Details on the proposed program are relatively sparse, but it’s likely that a federal paid leave program would not align exactly with the benefits available in the states that currently offer Paid Family and Medical Leave programs. This would mean the state laws would likely remain in effect, and employees would have to receive benefits under whichever law was more generous in the specific circumstance, adding additional administrative complexity to managing employee leaves of absence.
Currently, calculating the benefit amount an employee is required to receive is different across the various state PFL/PFML programs. With a federal paid program layered on top, with its own calculation method, there would need to be adjustments and offsets from the federal and state payments. Include the varying eligibility rules in the above examples, and the administration will be incredibly cumbersome and require sophisticated technology to manage any real volume of claims.
The complexity of this cannot be understated and the need for a robust solution has never been greater!
State Paid Family and Medical Leave Programs to Be Rolled Out in the Meantime
If a federal program does, in fact, pass, it wouldn’t be rolled out overnight. Biden proposed that the federal program be phased in over a 10-year period, and by year 10, it would guarantee 12 weeks of paid parental, family illness, personal illness or safety-related leave. Beginning in the first year, workers would also receive three days of bereavement leave annually.
According to DMEC, the outsourcing of federal FMLA has increased at an average annual rate of 5 percent since 2014, with larger employers also opting to outsource paid leaves. Even without a federal paid leave program, the customer demand for outsourced absence management is likely to grow with the additional state Paid Family and Medical Leave programs set to be rolled out in the next three years: Connecticut in 2022, Oregon in 2023 and Colorado in 2024.
The inevitable increases in the complexity of the leave landscape over the next few years will drive more employers to look to insurance companies and TPAs to manage the administration of employee leaves for them—creating an opportunity to deepen the relationship and provide additional value.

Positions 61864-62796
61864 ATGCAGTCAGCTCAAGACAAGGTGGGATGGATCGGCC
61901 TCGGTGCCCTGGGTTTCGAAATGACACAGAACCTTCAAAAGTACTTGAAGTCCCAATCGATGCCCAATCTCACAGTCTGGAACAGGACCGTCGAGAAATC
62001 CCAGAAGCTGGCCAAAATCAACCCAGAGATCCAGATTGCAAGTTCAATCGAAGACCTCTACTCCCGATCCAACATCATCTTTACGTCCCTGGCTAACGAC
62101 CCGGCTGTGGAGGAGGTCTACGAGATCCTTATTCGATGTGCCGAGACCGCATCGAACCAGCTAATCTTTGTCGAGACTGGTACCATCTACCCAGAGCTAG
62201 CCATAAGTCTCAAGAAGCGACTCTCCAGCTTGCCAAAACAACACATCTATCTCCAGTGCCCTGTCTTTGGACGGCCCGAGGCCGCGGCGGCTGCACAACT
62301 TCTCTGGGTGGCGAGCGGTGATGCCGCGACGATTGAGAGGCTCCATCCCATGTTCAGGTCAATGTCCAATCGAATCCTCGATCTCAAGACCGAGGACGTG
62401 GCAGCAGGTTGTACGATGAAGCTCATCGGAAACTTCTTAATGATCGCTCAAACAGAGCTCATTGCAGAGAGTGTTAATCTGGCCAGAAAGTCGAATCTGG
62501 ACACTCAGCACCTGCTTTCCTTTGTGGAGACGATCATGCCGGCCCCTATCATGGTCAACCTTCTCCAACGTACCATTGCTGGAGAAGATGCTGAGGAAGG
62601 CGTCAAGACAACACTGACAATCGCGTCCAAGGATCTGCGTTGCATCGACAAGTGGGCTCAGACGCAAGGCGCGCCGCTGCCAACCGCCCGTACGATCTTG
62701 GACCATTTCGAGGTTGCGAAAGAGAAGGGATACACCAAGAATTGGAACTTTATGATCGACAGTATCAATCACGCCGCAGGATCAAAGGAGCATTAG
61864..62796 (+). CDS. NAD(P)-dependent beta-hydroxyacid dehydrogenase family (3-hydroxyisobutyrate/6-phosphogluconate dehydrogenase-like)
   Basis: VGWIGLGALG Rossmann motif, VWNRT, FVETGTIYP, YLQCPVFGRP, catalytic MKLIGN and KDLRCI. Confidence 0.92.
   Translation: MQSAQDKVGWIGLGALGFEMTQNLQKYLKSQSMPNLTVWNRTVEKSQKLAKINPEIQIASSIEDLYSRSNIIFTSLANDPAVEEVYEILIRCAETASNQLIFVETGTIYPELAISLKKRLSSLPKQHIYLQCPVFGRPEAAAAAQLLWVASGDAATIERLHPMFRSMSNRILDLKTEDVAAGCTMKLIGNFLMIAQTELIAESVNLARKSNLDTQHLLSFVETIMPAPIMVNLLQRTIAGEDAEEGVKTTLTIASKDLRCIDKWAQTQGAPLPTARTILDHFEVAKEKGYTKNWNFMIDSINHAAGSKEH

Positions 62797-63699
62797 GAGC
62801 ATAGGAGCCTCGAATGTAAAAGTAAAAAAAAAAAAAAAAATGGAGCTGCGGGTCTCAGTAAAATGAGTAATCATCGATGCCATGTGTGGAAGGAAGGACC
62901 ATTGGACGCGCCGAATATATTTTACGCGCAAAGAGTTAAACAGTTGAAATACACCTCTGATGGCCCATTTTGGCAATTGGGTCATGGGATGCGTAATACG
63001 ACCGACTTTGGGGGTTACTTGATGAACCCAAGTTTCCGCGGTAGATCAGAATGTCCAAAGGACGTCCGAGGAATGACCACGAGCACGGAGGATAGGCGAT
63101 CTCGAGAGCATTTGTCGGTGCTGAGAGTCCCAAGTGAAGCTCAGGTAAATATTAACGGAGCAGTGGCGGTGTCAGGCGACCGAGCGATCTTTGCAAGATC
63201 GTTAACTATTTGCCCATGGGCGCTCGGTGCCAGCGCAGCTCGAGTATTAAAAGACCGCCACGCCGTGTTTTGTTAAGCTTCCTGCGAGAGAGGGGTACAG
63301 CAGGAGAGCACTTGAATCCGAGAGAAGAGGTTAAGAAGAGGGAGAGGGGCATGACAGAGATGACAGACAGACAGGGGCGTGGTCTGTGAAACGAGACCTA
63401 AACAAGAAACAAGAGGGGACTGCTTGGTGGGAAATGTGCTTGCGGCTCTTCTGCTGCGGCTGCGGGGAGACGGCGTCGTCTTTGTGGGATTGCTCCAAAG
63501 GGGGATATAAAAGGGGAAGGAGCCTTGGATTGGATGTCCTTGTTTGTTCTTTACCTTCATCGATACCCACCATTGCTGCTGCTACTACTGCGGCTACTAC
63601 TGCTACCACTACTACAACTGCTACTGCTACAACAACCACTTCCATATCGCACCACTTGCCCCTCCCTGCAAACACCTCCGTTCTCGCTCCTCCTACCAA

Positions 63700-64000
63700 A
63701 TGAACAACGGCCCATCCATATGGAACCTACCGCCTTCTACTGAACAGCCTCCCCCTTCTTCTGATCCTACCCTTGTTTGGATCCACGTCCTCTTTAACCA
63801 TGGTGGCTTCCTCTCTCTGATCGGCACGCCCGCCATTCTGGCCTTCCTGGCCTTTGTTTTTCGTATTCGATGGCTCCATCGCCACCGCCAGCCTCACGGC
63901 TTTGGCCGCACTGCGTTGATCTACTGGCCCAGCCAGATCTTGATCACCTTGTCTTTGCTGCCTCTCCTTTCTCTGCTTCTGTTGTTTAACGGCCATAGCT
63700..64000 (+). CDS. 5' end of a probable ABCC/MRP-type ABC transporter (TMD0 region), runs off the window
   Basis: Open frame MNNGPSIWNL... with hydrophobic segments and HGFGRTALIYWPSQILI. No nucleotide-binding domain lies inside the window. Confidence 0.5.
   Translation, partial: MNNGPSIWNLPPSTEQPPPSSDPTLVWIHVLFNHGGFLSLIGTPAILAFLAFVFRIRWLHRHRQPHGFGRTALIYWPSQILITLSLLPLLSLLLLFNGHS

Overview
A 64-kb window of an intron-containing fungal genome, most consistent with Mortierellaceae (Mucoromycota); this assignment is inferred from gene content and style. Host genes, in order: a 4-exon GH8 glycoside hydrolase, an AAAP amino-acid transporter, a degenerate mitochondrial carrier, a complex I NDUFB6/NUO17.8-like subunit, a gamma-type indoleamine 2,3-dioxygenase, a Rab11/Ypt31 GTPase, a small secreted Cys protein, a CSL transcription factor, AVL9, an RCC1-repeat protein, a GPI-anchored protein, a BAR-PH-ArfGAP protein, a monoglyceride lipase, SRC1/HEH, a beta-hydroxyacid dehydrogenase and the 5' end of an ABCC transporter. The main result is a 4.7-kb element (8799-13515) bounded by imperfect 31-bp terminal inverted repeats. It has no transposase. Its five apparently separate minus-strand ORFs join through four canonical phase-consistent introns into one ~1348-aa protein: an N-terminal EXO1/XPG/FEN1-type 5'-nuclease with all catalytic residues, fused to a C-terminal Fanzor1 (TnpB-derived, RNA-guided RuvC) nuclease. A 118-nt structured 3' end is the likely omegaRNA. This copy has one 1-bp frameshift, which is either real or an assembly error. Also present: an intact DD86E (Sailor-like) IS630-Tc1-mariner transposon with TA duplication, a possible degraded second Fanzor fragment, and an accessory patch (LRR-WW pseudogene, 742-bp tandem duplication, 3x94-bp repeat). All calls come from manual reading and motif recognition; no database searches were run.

The market demand and growth in voluntary benefits will only grow, as Millennials and Gen Z strengthen their dominance in the market. The pandemic brought to light the real need and value of insurance from life to disability. The regulatory landscape continues to change. Together, these market changes create a “perfect storm” of opportunity for growth, particularly for integrated disability and absence management offering.
But capturing this opportunity will require next-generation cloud insurance solution that can meet these demands with agility, innovation and speed.
Are you looking to roll out an IDAM offering to your customers? We are working with many leading insurers today who are capturing this opportunity!
Editor’s Note: Lynne Sousa, Leave Management Compliance Counsel at Majesco, co-authored this article.
Lynne Sousa, JD, SHRM-CP, PHR is an employment attorney with subject matter expertise in leave law compliance at the federal, state, and local levels. In her role with Majesco, she leverages years of experience providing counseling on complex employment matters to ensure compliance of the software solutions with all existing legal requirements and to ensure the solutions are updated as new laws are passed, or regulatory interpretations evolve.
 2021 Insurance Outlook: Accelerating recovery from the pandemic while pivoting to thrive, Gary Shaw and Neal Baumann, Deloitte, Dec. 2020
 Charts: Voluntary benefits on the rise, Emily Payne, BenefitsPRO, March 2021
 Fact Sheet: The American Families Plan, The White House, April 2021
 How President Biden’s Paid FMLA Proposal Would Work, Stephen Miller, SHRM, May 2021
 2020 DMEC Employer Leave Management Survey, Karen English and Terri Rhodes, DMEC, March 2021